Wednesday, May 12, 2010
The area is approximately 24 kilometres north on the Waxatike Road. As we drove south again, we investigated a small entrance road and walked in, looking for the place we had camped to explore the fresh burn back in 1977. We followed the track alongside a cattail-filled ditch up to an impressive, freshly maintained beaver dam. We were astonished to see the dam turn at right angles and continue in the direction of the track, snaking along the whole side of what opened out to be a sizeable lake. This Beaver dam is holding up a lake! Following the outside of the dam, the footing is good along the double ruts of an ATV track, and we marvel at the evenly spaced, parallel logs placed by the beavers against the steep slanting outer wall of the dam like a sloping pallisade.
At its highest at about mid lake, the dam is over two metres, and we saw where the Beavers had repaired three breaches into the dense forest of tangled, scrubby old willow bushes, in the gloom of which Marsh Marigold is just beginning to bloom.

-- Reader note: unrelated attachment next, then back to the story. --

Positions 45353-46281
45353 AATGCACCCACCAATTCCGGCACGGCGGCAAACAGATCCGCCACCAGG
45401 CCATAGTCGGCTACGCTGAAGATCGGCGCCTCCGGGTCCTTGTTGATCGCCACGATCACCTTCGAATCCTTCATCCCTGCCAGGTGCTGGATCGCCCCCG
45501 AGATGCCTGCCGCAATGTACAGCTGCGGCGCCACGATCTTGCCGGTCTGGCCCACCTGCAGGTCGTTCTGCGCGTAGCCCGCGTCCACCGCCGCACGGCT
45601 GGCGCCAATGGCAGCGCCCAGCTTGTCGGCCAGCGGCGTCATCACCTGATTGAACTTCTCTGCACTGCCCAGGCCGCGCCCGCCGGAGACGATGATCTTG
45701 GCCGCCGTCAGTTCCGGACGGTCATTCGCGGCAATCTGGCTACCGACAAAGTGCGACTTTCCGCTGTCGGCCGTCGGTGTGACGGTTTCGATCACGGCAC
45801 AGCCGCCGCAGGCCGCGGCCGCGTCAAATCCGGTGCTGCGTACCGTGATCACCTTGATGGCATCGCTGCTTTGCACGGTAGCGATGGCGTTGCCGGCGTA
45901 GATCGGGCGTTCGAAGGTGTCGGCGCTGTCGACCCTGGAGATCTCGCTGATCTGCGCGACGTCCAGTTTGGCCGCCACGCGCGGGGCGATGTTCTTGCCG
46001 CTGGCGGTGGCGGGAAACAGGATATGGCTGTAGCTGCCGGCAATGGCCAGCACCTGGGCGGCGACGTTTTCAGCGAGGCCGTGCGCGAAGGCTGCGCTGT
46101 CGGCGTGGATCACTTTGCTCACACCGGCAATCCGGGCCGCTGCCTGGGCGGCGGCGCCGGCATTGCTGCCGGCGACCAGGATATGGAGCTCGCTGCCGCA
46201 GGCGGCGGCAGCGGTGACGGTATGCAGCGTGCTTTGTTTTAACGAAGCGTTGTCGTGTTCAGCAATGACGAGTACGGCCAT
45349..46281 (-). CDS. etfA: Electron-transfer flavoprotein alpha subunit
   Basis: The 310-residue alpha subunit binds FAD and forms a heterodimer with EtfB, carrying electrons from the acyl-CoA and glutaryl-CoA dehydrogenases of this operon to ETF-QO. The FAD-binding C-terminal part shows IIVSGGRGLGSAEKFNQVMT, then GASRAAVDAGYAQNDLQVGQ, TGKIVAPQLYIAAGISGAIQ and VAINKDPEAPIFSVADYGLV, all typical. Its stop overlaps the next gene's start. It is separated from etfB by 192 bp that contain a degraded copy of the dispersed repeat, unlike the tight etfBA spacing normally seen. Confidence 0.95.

In the distance, at the rounded end of the lake we spot a large Beaver lodge, but here, across from the mid-point is a narrow marshy spot, where we heard repeated squeaks and watched Beavers swimming. There appear to be holes in hummocks and under the roots of willows that may be the Beaver's summer quarters. There is much coming and going of Beavers, and I would like to stay until dark, to watch them working on the dam.
Later, Adam has found the lake on Google Earth, and made an approximate calculation of its size. The length of the dam is approximately 490 metres, and the area of what we call "Lake Beaver" is about 14,000 square metres.
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